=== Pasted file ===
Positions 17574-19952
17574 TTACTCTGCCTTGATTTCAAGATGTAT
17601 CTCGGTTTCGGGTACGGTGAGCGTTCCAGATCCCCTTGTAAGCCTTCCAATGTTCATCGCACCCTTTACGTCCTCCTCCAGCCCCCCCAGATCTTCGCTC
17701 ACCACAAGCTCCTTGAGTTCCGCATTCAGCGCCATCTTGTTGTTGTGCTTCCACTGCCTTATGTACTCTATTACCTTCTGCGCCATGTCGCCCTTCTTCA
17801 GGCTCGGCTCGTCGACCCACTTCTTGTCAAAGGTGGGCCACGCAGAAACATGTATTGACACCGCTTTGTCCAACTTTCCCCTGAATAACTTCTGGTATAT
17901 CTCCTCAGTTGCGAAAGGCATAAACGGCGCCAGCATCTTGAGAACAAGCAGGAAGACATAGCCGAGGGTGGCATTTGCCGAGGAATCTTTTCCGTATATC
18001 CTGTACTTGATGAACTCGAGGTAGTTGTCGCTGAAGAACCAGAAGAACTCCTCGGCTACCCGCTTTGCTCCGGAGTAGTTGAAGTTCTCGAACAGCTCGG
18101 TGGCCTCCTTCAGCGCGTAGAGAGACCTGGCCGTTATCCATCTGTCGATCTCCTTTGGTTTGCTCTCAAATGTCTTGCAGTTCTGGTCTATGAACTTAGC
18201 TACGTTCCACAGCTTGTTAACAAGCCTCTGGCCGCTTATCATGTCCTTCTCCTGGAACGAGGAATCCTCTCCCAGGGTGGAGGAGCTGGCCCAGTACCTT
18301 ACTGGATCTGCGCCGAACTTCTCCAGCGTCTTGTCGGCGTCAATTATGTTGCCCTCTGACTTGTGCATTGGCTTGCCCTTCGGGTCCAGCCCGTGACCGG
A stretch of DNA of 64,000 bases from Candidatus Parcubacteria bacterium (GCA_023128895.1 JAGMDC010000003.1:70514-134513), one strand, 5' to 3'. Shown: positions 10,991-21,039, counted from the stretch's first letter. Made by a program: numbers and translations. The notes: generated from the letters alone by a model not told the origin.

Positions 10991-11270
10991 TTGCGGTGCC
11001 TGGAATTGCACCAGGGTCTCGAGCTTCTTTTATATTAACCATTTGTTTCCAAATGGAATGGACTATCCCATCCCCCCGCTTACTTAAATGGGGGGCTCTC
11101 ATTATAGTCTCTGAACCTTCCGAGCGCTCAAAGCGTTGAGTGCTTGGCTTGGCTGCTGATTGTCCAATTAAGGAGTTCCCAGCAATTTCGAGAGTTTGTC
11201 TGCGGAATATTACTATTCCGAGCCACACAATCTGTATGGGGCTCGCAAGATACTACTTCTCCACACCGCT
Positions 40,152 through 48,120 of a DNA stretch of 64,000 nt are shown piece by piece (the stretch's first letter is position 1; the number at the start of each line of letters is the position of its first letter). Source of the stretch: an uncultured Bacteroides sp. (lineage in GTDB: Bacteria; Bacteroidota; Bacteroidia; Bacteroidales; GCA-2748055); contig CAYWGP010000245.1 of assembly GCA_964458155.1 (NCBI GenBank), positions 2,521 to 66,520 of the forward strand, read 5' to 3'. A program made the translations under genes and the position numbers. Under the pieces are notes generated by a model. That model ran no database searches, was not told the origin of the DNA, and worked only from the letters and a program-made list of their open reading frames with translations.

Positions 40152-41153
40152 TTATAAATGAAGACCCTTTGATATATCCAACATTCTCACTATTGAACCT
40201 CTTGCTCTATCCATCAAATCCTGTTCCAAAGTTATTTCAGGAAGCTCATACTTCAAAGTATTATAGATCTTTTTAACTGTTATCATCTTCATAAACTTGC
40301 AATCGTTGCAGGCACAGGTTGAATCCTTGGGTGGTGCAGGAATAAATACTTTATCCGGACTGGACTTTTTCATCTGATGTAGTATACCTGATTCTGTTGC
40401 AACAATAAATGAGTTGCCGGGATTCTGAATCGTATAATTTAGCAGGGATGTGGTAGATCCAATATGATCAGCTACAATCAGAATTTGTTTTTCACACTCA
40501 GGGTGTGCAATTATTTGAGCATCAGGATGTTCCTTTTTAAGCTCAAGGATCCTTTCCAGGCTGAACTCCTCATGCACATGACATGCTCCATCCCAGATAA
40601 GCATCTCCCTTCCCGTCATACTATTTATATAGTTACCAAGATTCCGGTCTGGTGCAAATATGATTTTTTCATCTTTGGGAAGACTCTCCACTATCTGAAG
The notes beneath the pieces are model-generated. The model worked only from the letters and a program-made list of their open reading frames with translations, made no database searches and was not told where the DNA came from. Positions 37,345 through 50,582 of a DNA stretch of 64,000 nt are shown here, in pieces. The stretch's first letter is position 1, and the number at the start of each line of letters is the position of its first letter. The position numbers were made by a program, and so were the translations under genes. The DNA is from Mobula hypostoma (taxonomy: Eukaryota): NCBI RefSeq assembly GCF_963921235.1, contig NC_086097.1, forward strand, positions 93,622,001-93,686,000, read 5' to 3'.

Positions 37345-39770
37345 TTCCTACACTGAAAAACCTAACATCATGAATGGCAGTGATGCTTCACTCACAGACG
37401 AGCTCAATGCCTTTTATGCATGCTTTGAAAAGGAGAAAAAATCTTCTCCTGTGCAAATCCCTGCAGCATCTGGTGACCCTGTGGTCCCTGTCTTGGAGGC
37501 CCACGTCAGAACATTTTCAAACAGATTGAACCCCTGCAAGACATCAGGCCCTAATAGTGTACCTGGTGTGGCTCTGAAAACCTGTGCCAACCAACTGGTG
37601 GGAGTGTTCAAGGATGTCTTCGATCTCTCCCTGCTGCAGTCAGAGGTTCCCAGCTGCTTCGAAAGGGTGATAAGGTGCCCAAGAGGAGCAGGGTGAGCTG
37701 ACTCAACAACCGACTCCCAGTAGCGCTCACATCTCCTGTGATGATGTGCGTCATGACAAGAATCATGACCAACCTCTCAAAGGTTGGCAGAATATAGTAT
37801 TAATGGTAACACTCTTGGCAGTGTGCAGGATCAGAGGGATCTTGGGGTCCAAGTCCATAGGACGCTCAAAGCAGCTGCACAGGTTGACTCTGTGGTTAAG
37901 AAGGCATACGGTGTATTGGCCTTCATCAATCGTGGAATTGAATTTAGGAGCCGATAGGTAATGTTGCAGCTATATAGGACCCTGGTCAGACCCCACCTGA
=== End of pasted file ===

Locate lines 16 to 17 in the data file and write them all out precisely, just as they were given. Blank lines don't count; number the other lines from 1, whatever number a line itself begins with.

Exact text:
11201 TGCGGAATATTACTATTCCGAGCCACACAATCTGTATGGGGCTCGCAAGATACTACTTCTCCACACCGCT
Positions 40,152 through 48,120 of a DNA stretch of 64,000 nt are shown piece by piece (the stretch's first letter is position 1; the number at the start of each line of letters is the position of its first letter). Source of the stretch: an uncultured Bacteroides sp. (lineage in GTDB: Bacteria; Bacteroidota; Bacteroidia; Bacteroidales; GCA-2748055); contig CAYWGP010000245.1 of assembly GCA_964458155.1 (NCBI GenBank), positions 2,521 to 66,520 of the forward strand, read 5' to 3'. A program made the translations under genes and the position numbers. Under the pieces are notes generated by a model. That model ran no database searches, was not told the origin of the DNA, and worked only from the letters and a program-made list of their open reading frames with translations.